While the guys filleted two northern pike on a paddle blade propped against granite and my mom relaxed in the canoe, I scrambled around collecting firewood. Our makeshift landing on a random shoreline was a bit rough, but in the Boundary Waters Canoe Area Wilderness, the Forest Service requests that you both fillet fish and gather firewood away from any campsite. And anyway, it’s easier to paddle with fillets tucked safely into a repurposed gorp baggie than with fish being tugged along on a stringer creating drag.
It’s also easier to find firewood on some unexplored shoreline than near a campsite where hundreds of visitors have roasted s’mores over crackling flames.
Speaking of crackling flames, a bunch of them once licked the very spot where we now stood. This far eastern shoreline of Saganaga Lake, at the end of the Gunflint Trail and just a few miles from Canada, witnessed forest fires in 1974, 1995, and 2007. The jack pine, birch, and aspen thickets that bristled like porcupine quills over glaciated humps of granite were just 12 years old.
Despite three straight days of rain, this one day of stiff breezes, blue skies, and hot sun had dried out the wood perfectly. Small branches snapped briskly into arm-length pieces I could fit in the bottom of my canoe. I don’t usually carry a saw in the Boundary Waters, because if it’s too big or too green to break easily, it probably won’t burn completely either.
Once my dad had finished cutting the Y-bones out of the pike, I carried the pile of guts into the bushes and buried them under duff and autumn leaves. It used to be common practice to put the fish guts on a rock within view of your campsite and then watch the eagles come in to feast, or to throw pieces up for screaming gulls. That’s frowned upon now, though, since scientists and rangers noticed that greater populations of eagles and gulls were also using loon eggs and chicks as food.
With chores taken care of, we were free to lollygag back to our campsite. The wind had died completely, so we paddled leisurely through silver ripples and reflections of towering white pines whose island homes had spared them from the fires. Although the sweet whistle of one white-throated sparrow floated out across the lake, the afternoon was quiet in a way that makes you want to be quiet, too.
Out of that quiet, a raspy zzzzip emanated from within my canoe. Eyes followed ears, and a splotch of bright green stood out on the pile of pale gray firewood; stood, and then began to climb up through the jumble of wood in a quest for the highest point.
My camera was already slung over my shoulder from taking photos of reflections, so I gently knelt forward in the canoe, reached over the Duluth pack full of discarded rain gear, warm clothes, and lunch, and began snapping photos of the katydid.
While they are often called “long-horned grasshoppers,” that’s accurate only in appearance and not taxonomy. This katydid’s two slender, orange antennae were as long as its body. But katydids are actually more related to crickets, although they are all in the same order — Ortheoptera. The bright green of this katydid is typical, and part of their renowned camouflage. His oblong wings, folded over his back like a tent and veined with leaf-like patterns, are another key part. Katydids, especially in the tropics, are famous for looking like leaves.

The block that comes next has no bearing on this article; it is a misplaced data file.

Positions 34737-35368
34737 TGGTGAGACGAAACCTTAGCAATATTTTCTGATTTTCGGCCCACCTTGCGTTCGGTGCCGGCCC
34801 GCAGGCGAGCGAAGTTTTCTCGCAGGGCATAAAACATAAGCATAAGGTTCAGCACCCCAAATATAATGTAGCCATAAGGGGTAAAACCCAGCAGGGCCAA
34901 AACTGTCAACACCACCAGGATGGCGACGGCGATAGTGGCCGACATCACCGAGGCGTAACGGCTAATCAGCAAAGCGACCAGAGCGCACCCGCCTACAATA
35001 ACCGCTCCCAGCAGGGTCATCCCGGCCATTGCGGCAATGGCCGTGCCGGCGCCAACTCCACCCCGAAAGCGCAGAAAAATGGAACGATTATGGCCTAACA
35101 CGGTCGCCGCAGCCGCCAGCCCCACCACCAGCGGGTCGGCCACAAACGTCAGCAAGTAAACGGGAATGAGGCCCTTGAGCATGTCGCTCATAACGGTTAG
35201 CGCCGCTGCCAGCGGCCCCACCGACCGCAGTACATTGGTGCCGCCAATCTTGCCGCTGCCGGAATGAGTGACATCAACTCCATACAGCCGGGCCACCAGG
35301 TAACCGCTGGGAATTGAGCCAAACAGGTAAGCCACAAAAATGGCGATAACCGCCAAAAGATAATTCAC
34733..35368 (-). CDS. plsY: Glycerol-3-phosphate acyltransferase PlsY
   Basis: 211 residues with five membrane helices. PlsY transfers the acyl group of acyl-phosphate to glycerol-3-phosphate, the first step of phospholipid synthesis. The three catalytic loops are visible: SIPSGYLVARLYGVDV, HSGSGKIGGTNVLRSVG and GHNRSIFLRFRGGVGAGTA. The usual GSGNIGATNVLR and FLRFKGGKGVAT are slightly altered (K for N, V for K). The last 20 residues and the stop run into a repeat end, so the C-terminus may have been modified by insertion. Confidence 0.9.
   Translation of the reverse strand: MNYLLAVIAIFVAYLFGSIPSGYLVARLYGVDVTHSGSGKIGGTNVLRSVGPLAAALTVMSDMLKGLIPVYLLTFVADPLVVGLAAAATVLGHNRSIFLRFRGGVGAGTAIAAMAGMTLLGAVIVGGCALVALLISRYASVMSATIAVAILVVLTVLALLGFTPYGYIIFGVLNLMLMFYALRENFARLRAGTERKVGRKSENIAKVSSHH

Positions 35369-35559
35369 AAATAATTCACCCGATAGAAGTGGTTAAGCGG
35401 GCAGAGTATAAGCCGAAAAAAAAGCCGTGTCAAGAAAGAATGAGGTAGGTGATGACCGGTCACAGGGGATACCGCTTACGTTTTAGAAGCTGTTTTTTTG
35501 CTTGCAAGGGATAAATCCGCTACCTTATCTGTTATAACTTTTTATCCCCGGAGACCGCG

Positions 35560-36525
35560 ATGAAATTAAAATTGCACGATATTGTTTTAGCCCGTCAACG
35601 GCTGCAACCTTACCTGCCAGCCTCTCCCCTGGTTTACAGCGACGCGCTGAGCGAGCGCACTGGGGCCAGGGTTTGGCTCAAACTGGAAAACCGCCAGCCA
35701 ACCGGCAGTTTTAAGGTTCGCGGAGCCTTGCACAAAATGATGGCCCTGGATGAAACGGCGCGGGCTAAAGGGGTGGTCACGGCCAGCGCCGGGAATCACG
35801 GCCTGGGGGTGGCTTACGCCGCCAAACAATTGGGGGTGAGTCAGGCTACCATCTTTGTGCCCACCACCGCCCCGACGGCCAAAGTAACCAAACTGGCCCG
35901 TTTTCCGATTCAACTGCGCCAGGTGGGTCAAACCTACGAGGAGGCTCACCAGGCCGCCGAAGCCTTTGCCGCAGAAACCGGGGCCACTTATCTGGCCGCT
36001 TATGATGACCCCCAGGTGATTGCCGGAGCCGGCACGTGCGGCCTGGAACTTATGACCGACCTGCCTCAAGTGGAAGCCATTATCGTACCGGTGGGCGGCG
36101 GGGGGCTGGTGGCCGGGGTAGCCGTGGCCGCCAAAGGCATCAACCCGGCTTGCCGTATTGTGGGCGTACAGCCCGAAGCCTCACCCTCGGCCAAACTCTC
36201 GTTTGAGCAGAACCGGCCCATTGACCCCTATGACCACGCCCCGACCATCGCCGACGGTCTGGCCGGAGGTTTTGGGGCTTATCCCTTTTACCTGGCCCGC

Of course, on a pile of weathered sticks, that attempt at camouflage backfires. Through my camera, I watch this guy climb deliberately. His feet have four joints. Pads on three of the segments adhere to the smooth surfaces of leaves, while the fourth segment bears a pair of claws used to grasp edges. With super long back legs, bridging large gaps in the sticks seemed no trouble at all.
At one thrilling moment, the katydid vibrated his wings and I watched as he created the dry zzzzip sound that had first alerted me to his presence. While grasshoppers use their legs for stridulation, crickets and katydids scrape the hard edge of one wing against the file-like ridges of the other wing. To hear the calls of their species, katydids have a tympana — “ears” — on their front legs, which show up as small dark spots.
As I carried his stick carefully up to the campsite, the katydid burst into flight and landed on the trunk of a young cedar tree. We heard him calling occasionally throughout the evening — trying to attract a mate so that she could lay eggs that would survive the winter.
Back home, with access to iNaturalist’s identification suggestion algorithm, I discovered that this katydid was likely in the genus Scudderia, nicknamed “bush crickets,” who spend their lives in brushy habitats — kind of like alder shrubs and fire-regrowth where I’d been gathering firewood. I’m not sure I’d ever seen one before.
As is often the case, my canoe trip in a familiar place, filled with the comfortable routines, also included a new acquaintance. Visiting the Boundary Waters just never gets old.
“Joys come from simple and natural things: mists over meadows, sunlight on leaves, the path of the moon over water.” —Sigurd F. Olson